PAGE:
It didn't take long for the airlines to realize that they had stumbled on to a cash cow. The regional jets broke even at half capacity, had flight crews that made a fraction of the trunk carrier's pilots, and only needed one flight attendant. Airlines started move service to larger cities from larger trunk carrier planes, to regional jets, often with more frequent service, and used them on longer flights on the thinner routes. It became common to book a flight from Memphis to Phoenix only to find yourself shoehorned into a RJ for over 3 hours. In the meantime, many of the cities that had reaped the benefit of jet service, suddenly found themselves with less service, and in many cases reverted back to smaller turboprops. Embraer and Bombardier soon introduced 70 and 90 seat planes, and routes that used to be served by DC-9, 737, or MD-80 were now operated by the larger RJ's. This remains part of the business model by the legacy carriers to this day.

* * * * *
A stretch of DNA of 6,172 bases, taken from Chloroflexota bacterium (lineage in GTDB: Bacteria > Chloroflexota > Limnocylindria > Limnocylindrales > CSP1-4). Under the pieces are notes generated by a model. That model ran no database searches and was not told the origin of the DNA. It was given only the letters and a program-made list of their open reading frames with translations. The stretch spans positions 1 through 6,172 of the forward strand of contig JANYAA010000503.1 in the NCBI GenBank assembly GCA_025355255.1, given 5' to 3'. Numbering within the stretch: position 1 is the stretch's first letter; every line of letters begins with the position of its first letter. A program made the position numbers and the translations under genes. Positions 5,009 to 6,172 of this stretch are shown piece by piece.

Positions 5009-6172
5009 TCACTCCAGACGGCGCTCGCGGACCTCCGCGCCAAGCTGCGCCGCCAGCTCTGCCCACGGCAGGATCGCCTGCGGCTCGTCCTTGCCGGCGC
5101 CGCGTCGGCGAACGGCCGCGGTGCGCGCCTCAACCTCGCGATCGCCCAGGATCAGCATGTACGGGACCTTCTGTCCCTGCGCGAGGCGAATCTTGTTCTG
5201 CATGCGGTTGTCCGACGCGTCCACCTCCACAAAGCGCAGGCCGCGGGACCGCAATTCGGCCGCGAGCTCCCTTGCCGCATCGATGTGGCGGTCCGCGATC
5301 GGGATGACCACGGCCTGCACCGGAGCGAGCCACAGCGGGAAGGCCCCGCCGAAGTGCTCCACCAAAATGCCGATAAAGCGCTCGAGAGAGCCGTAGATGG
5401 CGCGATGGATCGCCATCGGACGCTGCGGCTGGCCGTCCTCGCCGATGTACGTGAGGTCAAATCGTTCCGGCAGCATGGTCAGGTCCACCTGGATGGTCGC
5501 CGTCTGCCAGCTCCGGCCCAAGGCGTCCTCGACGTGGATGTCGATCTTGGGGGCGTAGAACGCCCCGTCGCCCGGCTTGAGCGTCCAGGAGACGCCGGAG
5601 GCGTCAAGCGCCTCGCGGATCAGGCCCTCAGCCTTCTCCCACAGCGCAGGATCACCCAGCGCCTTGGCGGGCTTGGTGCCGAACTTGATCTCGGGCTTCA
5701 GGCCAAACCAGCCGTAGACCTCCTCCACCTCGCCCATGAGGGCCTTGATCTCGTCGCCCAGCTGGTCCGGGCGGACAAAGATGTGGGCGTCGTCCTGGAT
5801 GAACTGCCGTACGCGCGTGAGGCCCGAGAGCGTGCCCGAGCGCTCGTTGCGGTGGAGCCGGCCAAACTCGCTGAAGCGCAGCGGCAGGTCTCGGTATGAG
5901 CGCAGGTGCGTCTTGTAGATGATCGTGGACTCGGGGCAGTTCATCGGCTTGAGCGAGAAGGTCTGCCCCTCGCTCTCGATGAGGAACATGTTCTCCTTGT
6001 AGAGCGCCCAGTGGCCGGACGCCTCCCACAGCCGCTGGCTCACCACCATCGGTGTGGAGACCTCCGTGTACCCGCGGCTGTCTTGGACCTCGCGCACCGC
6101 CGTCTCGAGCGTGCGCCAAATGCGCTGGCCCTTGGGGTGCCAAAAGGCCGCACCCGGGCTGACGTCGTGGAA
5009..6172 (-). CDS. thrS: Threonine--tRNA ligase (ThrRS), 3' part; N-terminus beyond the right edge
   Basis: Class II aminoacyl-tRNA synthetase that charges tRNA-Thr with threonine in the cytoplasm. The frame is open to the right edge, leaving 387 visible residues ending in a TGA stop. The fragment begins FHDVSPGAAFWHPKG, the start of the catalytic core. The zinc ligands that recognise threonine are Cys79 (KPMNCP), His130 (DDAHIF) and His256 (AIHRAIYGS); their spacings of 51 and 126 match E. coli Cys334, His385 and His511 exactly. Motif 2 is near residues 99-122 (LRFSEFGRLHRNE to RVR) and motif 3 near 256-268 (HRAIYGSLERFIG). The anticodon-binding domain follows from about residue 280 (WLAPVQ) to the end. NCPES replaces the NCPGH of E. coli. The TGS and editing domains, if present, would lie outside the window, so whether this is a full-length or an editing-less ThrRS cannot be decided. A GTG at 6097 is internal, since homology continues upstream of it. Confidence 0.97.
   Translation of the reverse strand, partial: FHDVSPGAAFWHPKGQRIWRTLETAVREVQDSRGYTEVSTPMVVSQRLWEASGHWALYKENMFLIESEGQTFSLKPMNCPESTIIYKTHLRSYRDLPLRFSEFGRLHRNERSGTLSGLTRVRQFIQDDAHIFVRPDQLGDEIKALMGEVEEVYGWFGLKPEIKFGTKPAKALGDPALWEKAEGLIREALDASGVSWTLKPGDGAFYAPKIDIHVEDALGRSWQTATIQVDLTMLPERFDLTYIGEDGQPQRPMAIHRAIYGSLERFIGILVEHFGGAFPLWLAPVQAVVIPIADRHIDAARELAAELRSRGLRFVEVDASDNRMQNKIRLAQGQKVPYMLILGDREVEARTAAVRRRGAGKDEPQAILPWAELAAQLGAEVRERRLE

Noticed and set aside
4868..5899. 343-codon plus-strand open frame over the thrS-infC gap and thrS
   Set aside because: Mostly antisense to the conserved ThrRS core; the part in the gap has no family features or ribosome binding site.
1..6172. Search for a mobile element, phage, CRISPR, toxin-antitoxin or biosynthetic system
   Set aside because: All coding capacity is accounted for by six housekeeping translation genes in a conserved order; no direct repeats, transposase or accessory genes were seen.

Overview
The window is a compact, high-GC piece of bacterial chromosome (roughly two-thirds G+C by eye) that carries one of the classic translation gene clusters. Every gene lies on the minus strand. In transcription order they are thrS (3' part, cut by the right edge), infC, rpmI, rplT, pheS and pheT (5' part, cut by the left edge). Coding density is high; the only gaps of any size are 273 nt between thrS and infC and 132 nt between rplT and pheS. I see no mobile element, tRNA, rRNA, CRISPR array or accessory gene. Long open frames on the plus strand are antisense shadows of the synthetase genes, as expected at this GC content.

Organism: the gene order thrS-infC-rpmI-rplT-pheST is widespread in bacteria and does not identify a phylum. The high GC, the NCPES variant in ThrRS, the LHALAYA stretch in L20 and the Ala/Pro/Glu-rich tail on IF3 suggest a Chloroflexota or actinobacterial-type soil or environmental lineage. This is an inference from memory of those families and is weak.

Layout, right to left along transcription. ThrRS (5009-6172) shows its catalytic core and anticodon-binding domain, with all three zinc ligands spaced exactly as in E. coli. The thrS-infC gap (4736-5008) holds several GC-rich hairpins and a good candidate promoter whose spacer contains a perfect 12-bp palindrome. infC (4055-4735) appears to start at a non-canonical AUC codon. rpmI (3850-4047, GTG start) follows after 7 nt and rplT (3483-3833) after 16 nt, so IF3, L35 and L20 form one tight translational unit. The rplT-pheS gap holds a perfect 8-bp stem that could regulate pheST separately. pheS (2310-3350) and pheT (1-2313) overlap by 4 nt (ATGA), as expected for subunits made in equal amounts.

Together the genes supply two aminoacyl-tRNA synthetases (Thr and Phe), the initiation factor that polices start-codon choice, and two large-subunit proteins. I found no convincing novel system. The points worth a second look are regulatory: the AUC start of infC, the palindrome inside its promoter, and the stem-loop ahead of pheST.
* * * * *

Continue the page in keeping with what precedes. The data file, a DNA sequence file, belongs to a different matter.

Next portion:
The first decade of the 21st century was a tumultuous one for the airline industry. About the time the airlines were at least breaking even, the Sept. 11, 2001 attacks on the World Trade Center and the Pentagon almost destroyed it. The whole aviation system was shut down for days, air travel plummeted, a recession raged, and the federal government hoisted the Transportation Administration Administration (TSA) upon us. Air travel became more inconvenient, less comfortable, and more intrusive as poorly trained TSA agents began random body searches, and restricting what can be carried on an airplane. Instead of profiling potential terrorists, everyone was subjected to often ridiculous scrutiny. Nail clippers were banned, liquids had to be under 3 ounces, and must fit in a one quart ziplock bag. Later on came subjecting passengers to x-ray machines, and full body searches. Many travelers who used to fly are now driving to their destination.